Rotator cuff tears are common and can lead to pain and dysfunction. The prevalence of rotator cuff tears in the general population is reported to be 9.7% among patients 20 years old and 62% among patients 80 years, demonstrating a profound increase with age. Among competitive collegiate American football players invited to the National Football League Combine, 12% have rotator cuff injuries. Overhead athletes are especially at risk of injury because the repetitive physiological demands put on the shoulder increase microtrauma, while contact and collision athletes have the added risk of acute traumatic tears. Chronic degenerative pathology is the most common pathomechanism in the elderly population. While low-demand older patients with chronic attritional tears may be more suited to nonoperative treatment, younger active patients with acute traumatic tears may be better treated with surgical rotator cuff repair (RCR).

The ultimate goal of surgical treatment for athletes is a symptom-free return to sport (RTS) at the same preinjury level of competition. Arthroscopic approaches have become increasingly popular over open approaches, owing to the potential advantages of less soft tissue trauma, decreased scar tissue and adhesions, and increased accessibility to treat concomitant injuries simultaneously. This less invasive operation also potentially offers a quicker recovery time as compared with open procedures, which is advantageous for an athlete’s RTS. Given the increasing use of arthroscopic RCR, this review focuses on studies utilizing arthroscopic approaches to provide a detailed analysis of this technique. While some studies focused on the outcomes of RCR among athletes, none analyzed the differences between recreational and competitive athletes after only arthroscopic repair. In this systematic and meta-analysis, we aim to determine the rate RTS after arthroscopic RCR between recreational and competitive athletes. We hypothesize that competitive athletes will have a lower rate of RTS than recreational athletes, given the increased physiological demands of their sports and the higher skill sets needed to return to a competitive level and despite the significant financial incentive and high level of prestige of continuing at the same level.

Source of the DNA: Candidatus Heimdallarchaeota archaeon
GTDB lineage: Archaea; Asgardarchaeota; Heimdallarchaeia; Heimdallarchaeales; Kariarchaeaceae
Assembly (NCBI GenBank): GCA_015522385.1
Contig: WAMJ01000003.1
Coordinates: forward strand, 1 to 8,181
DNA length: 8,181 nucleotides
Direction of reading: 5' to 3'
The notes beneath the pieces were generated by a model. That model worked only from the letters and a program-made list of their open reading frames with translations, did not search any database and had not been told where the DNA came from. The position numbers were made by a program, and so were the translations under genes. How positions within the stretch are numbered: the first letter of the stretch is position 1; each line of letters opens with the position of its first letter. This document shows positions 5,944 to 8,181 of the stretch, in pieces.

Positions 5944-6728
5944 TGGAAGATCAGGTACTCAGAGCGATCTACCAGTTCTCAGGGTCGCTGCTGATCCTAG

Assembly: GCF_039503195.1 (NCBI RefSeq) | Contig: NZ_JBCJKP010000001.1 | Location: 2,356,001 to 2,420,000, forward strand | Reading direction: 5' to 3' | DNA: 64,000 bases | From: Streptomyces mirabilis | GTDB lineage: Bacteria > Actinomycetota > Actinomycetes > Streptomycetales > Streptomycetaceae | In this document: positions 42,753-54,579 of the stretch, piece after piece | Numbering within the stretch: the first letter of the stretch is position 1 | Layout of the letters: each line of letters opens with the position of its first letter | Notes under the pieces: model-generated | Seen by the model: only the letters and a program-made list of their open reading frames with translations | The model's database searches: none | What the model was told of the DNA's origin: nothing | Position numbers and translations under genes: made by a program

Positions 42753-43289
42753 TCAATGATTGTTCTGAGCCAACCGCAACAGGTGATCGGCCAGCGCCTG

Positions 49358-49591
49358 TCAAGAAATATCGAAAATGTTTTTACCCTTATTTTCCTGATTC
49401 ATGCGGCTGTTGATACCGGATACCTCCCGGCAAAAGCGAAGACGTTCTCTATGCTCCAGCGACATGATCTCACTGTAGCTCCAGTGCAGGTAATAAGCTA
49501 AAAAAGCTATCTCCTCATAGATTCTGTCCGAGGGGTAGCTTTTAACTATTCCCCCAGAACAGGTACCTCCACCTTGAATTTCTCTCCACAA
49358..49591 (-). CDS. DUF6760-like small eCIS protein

Full Article: Return to Sport After Arthroscopic Rotator Cuff Repair

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